By Emy Treurniet at May 02 2019 21:13:50
Creating a Plan For Your Business _ Writing a plan is the first stage of business planning. As the name suggests, a business plan is a roadmap for the direction of your company. While many owners fail to write such a plan, it is an essential step in the growth of your company. It helps you to forecast and problems that may develop in the course of business. Think of it as a contingency plan. If you are planning to apply for commercial real estate or bank loans, you will need to demonstrate proper planning for your business.
So, what are the key sections of a great plan document? Well, there are many opinions to this as well as ways to approach it, but there are definitely some key 'ingredients' to a solid plan. A great plan features all the typical main sections, but also has many refinements not found in the average plan. The main sections recommended include a clean, well_designed cover page, table of contents, cover letter, executive summary, business overview, sales and marketing section, operations section, HR section, action plan and financial section with tables for _ at the very minimum _ expenses, revenue, and cash flow projections. Within these sections, a professional writer creates many headings and lots of writing that describes every aspect of the business in very good detail. On average, most business plans end up being about 25 to 35 pages in length.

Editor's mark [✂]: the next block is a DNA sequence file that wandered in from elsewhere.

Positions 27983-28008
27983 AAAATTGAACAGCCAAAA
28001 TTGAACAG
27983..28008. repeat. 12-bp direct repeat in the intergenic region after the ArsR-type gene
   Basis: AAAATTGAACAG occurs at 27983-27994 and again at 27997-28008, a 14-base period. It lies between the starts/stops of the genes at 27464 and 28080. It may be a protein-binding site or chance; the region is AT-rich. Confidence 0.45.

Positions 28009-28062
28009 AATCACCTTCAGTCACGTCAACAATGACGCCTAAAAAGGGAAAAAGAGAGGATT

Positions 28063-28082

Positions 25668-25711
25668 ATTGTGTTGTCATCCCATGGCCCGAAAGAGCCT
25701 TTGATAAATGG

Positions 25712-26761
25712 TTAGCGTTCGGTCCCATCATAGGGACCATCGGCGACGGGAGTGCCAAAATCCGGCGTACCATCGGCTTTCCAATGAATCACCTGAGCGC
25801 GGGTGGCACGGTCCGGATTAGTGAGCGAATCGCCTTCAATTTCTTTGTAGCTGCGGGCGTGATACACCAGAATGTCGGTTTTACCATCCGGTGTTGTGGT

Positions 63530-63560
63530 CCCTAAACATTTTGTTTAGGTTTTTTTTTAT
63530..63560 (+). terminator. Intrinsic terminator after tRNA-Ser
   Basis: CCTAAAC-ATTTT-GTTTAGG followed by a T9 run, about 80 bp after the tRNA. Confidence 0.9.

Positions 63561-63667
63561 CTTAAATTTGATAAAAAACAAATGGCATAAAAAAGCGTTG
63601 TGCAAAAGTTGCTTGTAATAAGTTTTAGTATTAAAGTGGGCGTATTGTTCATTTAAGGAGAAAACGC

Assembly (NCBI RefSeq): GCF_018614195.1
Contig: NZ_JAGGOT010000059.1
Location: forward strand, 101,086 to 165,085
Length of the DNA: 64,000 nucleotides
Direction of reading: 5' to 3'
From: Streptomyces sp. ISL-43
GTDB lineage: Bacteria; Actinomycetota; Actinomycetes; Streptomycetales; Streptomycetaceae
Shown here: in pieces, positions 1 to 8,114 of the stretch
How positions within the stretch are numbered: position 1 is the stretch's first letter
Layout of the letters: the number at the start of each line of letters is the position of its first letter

We highly recommend that you avoid becoming yet another business that underestimated costs or found that the market wasn't ready for what they had to offer. Below we have outlined ten reasons why you must prepare a catering company business plan. We explain how if you do take the time to prepare a plan you will be increasing your chances of being successful with your catering startup.
Appendix _ Resumes of principals/management; letters of recommendation from current business associates/customers/suppliers; marketing research data; demographic data; leases or contracts in place or as promised; business licenses; price lists from suppliers; trade or industry articles or data; floor plans; information on subcontractors; liability insurance policies.